RESPONDENT:City of New York
LOCATION:North Carolina General Assembly
DOCKET NO.: 94-1614
DECIDED BY: Rehnquist Court (1986-2005)
LOWER COURT: United States Court of Appeals for the Second Circuit
CITATION: 517 US 1 (1996)
ARGUED: Jan 10, 1996
DECIDED: Mar 20, 1996
Drew S. Days, III – Argued the cause on behalf of the federal petitioners
James E. Doyle – Argued the cause for the state petitioners
Robert S. Rifkind – Argued the cause for the respondents
Facts of the case
Under the Constitution’s Census Clause, Congress is vested with the responsibility of conducting an “actual enumeration” of the American public every ten years, primarily for the purpose of aportioning congressional representation among the states. Congress delegated this responsibility to the Secretary of Commerce who, in the 1990 census, decided not to use a statistical correction, known as the post-enumeration survey (PES), to adjust an undercount in the initial population count. Acting on behalf of several citizens’ groups, states, and cities, Wisconsin challenged the Secretary’s decision not to use the PES; claiming that it resulted in an undercounting of certain identifiable minority groups.
Did the decision of the Secretary of Commerce not to use the PES in the 1990 census violate the constitutional right of certain minorities to be counted?
Media for Wisconsin v. City of New York
Audio Transcription for Opinion Announcement – March 20, 1996 in Wisconsin v. City of New York
William H. Rehnquist:
I have the opinion of the Court to announce in No. 94-1614, Wisconsin versus the City of New York and companion cases.
In preparing to conduct the 1990 Census, the Secretary of Commerce determined that past censuses which were essentially headcount consistently had undercounted the actual population and that some minorities had been undercounted at a greater rate than the rest of the population.
As part of an effort to improve the quality of the 1990 Census, the Secretary considered the possibility of using a statistical adjustment of the actual count in order to correct for the undercount.
But he decided against that possibility after deciding that he could not be certain but the statistical adjustment would improve the quality of the Census.
Several cities and individuals sued arguing that Secretary’s decision not to use the statistical adjustment was unconstitutional.
The District Court rejected their argument but a divided panel of the Court of Appeals for the Second Circuit reversed the District Court.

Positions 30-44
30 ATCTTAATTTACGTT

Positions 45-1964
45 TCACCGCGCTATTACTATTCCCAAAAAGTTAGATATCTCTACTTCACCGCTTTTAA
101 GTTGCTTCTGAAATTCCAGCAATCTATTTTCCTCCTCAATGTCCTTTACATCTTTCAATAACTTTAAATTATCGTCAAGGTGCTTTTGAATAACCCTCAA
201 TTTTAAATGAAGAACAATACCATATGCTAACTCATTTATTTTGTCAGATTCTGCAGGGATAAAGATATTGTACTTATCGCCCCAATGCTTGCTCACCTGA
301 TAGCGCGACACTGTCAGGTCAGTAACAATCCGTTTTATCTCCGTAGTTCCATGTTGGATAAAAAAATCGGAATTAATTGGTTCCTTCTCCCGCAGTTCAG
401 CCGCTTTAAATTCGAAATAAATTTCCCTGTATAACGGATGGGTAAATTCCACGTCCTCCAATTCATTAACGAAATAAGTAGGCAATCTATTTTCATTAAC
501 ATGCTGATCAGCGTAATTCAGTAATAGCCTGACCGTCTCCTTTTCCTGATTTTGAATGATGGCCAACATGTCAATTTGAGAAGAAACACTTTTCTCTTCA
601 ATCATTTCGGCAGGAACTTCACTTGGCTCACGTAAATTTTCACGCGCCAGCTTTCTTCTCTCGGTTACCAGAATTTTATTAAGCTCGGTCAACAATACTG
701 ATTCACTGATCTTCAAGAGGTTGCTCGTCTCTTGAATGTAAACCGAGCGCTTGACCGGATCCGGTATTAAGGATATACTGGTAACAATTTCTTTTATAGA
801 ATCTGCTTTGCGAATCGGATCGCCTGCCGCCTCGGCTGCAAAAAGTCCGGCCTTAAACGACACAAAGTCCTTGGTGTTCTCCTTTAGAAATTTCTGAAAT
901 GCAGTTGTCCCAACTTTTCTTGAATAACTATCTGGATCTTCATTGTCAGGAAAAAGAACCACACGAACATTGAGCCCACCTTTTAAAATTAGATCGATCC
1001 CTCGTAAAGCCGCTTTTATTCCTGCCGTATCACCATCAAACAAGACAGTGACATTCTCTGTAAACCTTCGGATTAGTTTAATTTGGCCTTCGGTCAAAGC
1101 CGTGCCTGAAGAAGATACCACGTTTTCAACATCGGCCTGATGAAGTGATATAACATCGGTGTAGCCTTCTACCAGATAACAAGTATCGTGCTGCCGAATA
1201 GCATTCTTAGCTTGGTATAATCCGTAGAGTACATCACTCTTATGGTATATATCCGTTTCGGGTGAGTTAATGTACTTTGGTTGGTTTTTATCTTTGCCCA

It noted that the Constitution requires Census data to be used to apportion members of the house of representative and then looking at this Court’s decisions requiring States to adhere that the principle of one person one vote decided that the Secretary’s decision not to use the adjustment infringe on the rights of individuals to have their votes counted equally.
In an opinion filed with the Clerk today, we reverse.
We hold that the reasoning underlying our one person one vote cases does not apply to the Federal Government’s decisions regarding the conduct of the Census.
The Constitution vests Congress with virtually unlimited discretion over the conduct of the Census and through the Census Act, Congress has delegated its broad authority over the Census to the Secretary of Commerce.
The Secretary’s conduct of the census is constitutional so long as there is a reasonable relationship to the accomplishment of an actual count of the population.
Here the Secretary based his decision against statistical adjustment on three conclusions: First, he decided it was more important for the Census to accurately measure the proportion of people in different areas than it was for the Census to accurately measure the total number or people in the United States.
Second, he found that statistical adjustment of the preliminary Census data was something that had never been tried before, and finally he determined that statistical adjustment would not improve the distributive accuracy of the Census.
We found the first state conclusion consistent with the constitutional purpose of the Census, and we find the second and third conclusions to be reasonable.
Therefore we hold the Secretary’s decision not statistically adjust the 1990 Census is constitutional.
The opinion is unanimous.